The Pastor’s Pen

Lincoln writes to encourage and build up God’s people with God’s Word.

God’s Beloved

It goes without saying that for most of us, there is nothing on this earth more precious than the people we love. And within that group of people, there exists those we love above all others, and we rightly refer to them as our “beloved.” So it is with God. Although God loves the world (John 3:16), there exists those especially loved ones who are most precious to Yahweh.

Towering above all others, is the divine relationship between God the Father and His Son Jesus. Of whom the Father spoke on the day John the Baptist baptized Jesus saying, this is my beloved Son, with whom I am well pleased (Matthew 3:17). Even though Jesus was rejected by men… in the sight of God He is chosen and precious (1 Peter 2:4).

However, when considering the Lord’s love for earthly nations, Israel remains the greatest example of the security that exists for those whom Yahweh has attached His love to as His beloved. Despite repeated idolatry, rejection of their Messiah, and dismissing God’s discipline, the Lord remains true to His covenant promises for Israel. Psalm 89:28, 33-34 says it all; My steadfast love I will keep for him (Israel) forever, and my covenant will stand firm for him. But I will not remove from him my steadfast love or be false to my faithfulness. I will not violate my covenant or alter the word that went forth from my lips. So, when Paul asks in Romans 11:1, has God rejected his people (Israel)? The emphatic answer is immediately returned, By no means! God has not rejected his people whom he foreknew… (Romans 11:2).

Yet within humanity, there exists a grouping of people who uniquely have God’s love eternally focused on and attached to them. It’s those whom Jude, Jesus’ younger brother spoke of in Jude 1:1, …those who are called, beloved in God the Father and kept for Jesus Christ. It is those who were bought with a price (1 Corinthians 6:20), with the precious blood of Christ (1 Peter 1:19). These people, God has delivered from the domain of darkness and transferred to the kingdom of his beloved Son (Colossians 1:13). We call these people Christians because they believe in and follow the Lord Jesus Christ. In Ephesians 1:6, Paul calls Jesus’ believers the Beloved.

Therefore, Paul calls us to be imitators of God, as beloved children (Ephesians 5:1). Being in such a highly privileged position comes through God’s grace and carries earthly responsibility. As always, those things God calls us to be, He also graciously enables us to be. He provides multiple tools for accomplishing this, including putting on the whole armour of God, that you may be able to stand against the schemes of the devil (Ephesians 6:10-18).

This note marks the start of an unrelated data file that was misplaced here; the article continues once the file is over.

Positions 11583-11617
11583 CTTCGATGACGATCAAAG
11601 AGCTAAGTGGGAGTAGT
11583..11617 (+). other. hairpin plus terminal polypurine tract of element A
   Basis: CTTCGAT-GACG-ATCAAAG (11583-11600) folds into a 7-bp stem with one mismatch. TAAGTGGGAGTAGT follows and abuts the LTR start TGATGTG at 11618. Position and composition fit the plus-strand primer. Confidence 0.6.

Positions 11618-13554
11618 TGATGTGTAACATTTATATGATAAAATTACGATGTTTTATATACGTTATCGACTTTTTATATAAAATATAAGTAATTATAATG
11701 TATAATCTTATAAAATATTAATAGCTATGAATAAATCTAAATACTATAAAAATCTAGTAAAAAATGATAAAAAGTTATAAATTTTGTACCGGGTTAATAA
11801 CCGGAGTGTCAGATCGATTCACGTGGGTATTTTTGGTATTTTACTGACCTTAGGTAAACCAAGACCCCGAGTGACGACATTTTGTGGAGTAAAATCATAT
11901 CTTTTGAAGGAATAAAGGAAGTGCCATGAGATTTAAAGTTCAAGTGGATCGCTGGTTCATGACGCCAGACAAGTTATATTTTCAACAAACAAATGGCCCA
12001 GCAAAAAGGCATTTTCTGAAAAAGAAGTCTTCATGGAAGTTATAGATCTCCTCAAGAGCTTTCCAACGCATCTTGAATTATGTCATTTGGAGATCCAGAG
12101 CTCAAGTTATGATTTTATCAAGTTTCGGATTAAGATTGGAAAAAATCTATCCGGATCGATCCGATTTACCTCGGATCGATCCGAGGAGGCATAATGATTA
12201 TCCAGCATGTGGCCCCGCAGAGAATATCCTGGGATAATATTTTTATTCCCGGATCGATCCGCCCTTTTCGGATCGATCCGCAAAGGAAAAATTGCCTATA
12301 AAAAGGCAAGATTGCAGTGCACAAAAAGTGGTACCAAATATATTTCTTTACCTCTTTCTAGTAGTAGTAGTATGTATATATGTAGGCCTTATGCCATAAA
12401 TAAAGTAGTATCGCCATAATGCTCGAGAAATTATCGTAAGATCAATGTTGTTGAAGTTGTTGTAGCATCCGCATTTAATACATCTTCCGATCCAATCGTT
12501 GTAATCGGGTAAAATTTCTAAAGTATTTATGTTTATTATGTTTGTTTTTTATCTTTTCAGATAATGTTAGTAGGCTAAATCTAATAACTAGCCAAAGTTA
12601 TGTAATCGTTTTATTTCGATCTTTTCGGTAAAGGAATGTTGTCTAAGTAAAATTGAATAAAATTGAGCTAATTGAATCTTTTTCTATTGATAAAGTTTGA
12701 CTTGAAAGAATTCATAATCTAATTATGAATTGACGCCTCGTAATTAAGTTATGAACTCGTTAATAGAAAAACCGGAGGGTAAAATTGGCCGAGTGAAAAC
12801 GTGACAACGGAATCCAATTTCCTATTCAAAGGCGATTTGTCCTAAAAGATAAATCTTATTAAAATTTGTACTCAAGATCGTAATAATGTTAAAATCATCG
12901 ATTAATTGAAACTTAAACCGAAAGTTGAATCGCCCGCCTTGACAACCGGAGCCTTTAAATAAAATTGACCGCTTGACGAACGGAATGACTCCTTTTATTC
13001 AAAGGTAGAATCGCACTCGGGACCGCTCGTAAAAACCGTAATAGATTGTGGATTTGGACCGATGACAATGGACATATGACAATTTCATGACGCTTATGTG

Ensure no one takes you captive by philosophy and empty deceit… and not according to Christ (Colossians 2:8). Put to death therefore what is earthly in you: sexual immorality, impurity, passion, evil desire, and covetousness, which is idolatry (Colossians 3:5). Destroy arguments and every lofty opinion raised against the knowledge of God, and take every thought captive to obey Christ (2 Corinthians 10:5). As God’s chosen people, holy and beloved, clothe yourselves with compassion, kindness, humility, gentleness and patience… forgive one another… as the Lord forgave you. And over all these virtues put on love… (Colossians 3:12-15).

I encourage you to implement God’s tools to accomplish God’s will in your life. May He be glorified as we give expression to our appreciation of being His beloved from hearts filled with gratitude and love.

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Christ’s Glorious Gospel

Unaided by the Holy Spirit, the world cannot grasp the eternal significance of knowing Almighty God through His Son Jesus Christ. It seems such an absurd notion to them, mortals in a relationship with the invisible Creator God. Surely, the world would argue, to claim a real relationship with a God who lives separate from His creation is foolishness at the highest level.

The world wrongly assumes God to be like them, reasoning as they reason, and operating as they operate. But no! God reveals Himself to be uniquely holy and different to mankind. As Solomon prayed, O LORD, God of Israel, there is no God like you, in heaven above or on earth beneath… (1 Kings 8:23. Cf. Isaiah 55:8-9). Plus, Yahweh declares Himself to be separated from the sin which mankind loves so passionately (Habakkuk 1:13). When forced to consider God, proud humanity simply does not seek Him; all his thoughts are, “There is no God” (Psalm 10:4. Cf. Psalm 14:1).